British Museum blog

Through time: the history behind your watch

detail of watchDavid Thompson, former Curator of Horology, British Museum

Do you own a watch? What does your watch look like? Is it a traditional mechanical watch made by one of the leading Swiss watch manufacturers or is it perhaps a cheap everyday item which you use just to tell the time? There is no doubt that even today, where smartphones have become a popular way of keeping time; watches are still very personal items. For many they are birthday, Christmas or anniversary presents. For others they have been specifically chosen as suitable for the owner to wear and to show to others. A person’s watch might equally have been chosen to suit a particular fashion, or in time-honoured tradition might be a retirement gift donated by work colleagues. For everyone they are an elegant combination of technology, design and decoration.

MS Gilt-brass tambour cased watch

MS Gilt-brass tambour cased watch. South Germany, around 1560

Anonymous gold and niello cased cylinder watch with digital dial and en-suite chain and key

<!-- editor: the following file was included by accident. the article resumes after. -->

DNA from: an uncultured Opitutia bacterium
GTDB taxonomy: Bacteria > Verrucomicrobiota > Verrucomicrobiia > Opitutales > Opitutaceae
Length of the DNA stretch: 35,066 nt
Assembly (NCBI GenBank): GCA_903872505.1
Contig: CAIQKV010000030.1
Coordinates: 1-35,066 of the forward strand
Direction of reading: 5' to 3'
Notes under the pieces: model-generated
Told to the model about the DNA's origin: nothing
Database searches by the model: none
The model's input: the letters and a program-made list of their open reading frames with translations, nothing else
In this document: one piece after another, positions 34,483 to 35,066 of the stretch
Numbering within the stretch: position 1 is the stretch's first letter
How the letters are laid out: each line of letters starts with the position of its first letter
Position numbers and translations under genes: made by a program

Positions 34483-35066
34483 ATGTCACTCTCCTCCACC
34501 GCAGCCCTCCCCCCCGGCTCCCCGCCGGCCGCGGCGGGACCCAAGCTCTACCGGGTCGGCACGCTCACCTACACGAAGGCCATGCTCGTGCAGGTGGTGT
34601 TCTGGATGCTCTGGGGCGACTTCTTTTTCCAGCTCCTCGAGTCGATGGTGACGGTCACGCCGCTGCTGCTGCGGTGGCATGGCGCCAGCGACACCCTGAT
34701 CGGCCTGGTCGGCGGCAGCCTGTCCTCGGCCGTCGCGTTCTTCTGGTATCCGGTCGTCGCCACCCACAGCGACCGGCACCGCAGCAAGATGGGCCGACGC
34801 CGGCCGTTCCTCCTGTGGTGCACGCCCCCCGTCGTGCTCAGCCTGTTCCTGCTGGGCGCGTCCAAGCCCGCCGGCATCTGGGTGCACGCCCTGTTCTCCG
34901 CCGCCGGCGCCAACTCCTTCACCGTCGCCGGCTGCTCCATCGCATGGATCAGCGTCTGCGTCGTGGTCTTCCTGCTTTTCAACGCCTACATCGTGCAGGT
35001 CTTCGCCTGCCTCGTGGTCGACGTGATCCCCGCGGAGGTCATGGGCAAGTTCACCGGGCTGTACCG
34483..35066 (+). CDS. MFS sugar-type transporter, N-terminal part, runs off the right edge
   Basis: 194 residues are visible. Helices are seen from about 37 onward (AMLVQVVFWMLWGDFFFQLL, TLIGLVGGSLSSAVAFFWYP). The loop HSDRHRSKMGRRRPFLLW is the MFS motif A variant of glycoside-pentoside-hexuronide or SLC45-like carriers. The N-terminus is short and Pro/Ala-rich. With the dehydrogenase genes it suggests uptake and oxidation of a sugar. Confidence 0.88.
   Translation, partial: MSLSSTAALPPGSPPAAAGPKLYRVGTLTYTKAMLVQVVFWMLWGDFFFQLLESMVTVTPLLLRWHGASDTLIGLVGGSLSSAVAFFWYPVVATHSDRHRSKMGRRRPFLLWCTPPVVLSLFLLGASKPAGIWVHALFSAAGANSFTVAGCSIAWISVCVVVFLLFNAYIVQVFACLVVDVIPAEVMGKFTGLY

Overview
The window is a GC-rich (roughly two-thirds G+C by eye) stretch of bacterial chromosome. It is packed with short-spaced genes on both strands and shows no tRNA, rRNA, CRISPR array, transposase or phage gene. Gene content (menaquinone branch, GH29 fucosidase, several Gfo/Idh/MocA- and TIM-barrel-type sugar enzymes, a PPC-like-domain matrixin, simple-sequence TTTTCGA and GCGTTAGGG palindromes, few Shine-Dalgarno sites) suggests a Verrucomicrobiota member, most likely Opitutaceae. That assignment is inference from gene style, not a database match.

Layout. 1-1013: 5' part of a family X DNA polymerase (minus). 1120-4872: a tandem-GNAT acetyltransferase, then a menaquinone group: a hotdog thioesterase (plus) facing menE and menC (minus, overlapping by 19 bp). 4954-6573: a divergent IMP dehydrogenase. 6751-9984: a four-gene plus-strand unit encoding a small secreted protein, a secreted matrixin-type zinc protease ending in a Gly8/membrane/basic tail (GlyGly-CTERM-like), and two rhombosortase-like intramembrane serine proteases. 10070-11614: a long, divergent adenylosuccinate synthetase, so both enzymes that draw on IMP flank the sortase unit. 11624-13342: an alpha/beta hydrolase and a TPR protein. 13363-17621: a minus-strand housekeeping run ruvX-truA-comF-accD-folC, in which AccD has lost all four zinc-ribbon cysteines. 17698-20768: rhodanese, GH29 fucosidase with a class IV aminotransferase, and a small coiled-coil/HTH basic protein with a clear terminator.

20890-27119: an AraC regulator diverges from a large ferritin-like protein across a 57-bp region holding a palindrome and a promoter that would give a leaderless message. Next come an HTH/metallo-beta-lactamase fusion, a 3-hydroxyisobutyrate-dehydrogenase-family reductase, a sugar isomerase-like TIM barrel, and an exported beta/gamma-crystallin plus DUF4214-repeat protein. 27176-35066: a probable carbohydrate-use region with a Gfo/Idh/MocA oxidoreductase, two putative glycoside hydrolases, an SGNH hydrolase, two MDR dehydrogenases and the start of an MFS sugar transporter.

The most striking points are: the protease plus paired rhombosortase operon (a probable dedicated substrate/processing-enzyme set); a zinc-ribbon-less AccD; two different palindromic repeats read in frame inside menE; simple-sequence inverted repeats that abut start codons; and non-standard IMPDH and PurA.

Anonymous gold and niello cased cylinder watch with digital dial and en-suite chain and key, Geneva, Switzerland, around 1830

Louis Vautier gold and enamel cased verge watch. Blois, France, around 1630–38

Louis Vautier gold and enamel cased verge watch. Blois, France, around 1630–38

How many people, however, have any knowledge of the history behind the watch they wear? Few people probably realise that this innocent machine has a history of more than five hundred years since its first appearance at the beginning of the 16th century in South Germany. At the beginning, and for the first two centuries, watches were inaccurate timekeepers worn as items of fashion or as demonstrations of wealth. Just as today, fashions changed and watches became obsolete unless they were handed down as heirlooms from generation to generation. Then, in about 1660, the pocket in clothing came into existence and the pocket watch became an item of everyday wear. Just a little later, the introduction of the balance spring or hair spring made the watch a far more accurate and reliable machine making it an essential asset for organising the day. That is for those who could afford them, for it was not until the last years of the 19th century that cheap affordable watches became available for those with less money to spend – this thanks to the ingenious efforts in America and Switzerland which enabled watches to be machine manufactured in huge numbers at low cost.

Robert H. Ingersoll & Bro wristwatch. USA, 1915

Robert H. Ingersoll & Bro wristwatch. USA, 1915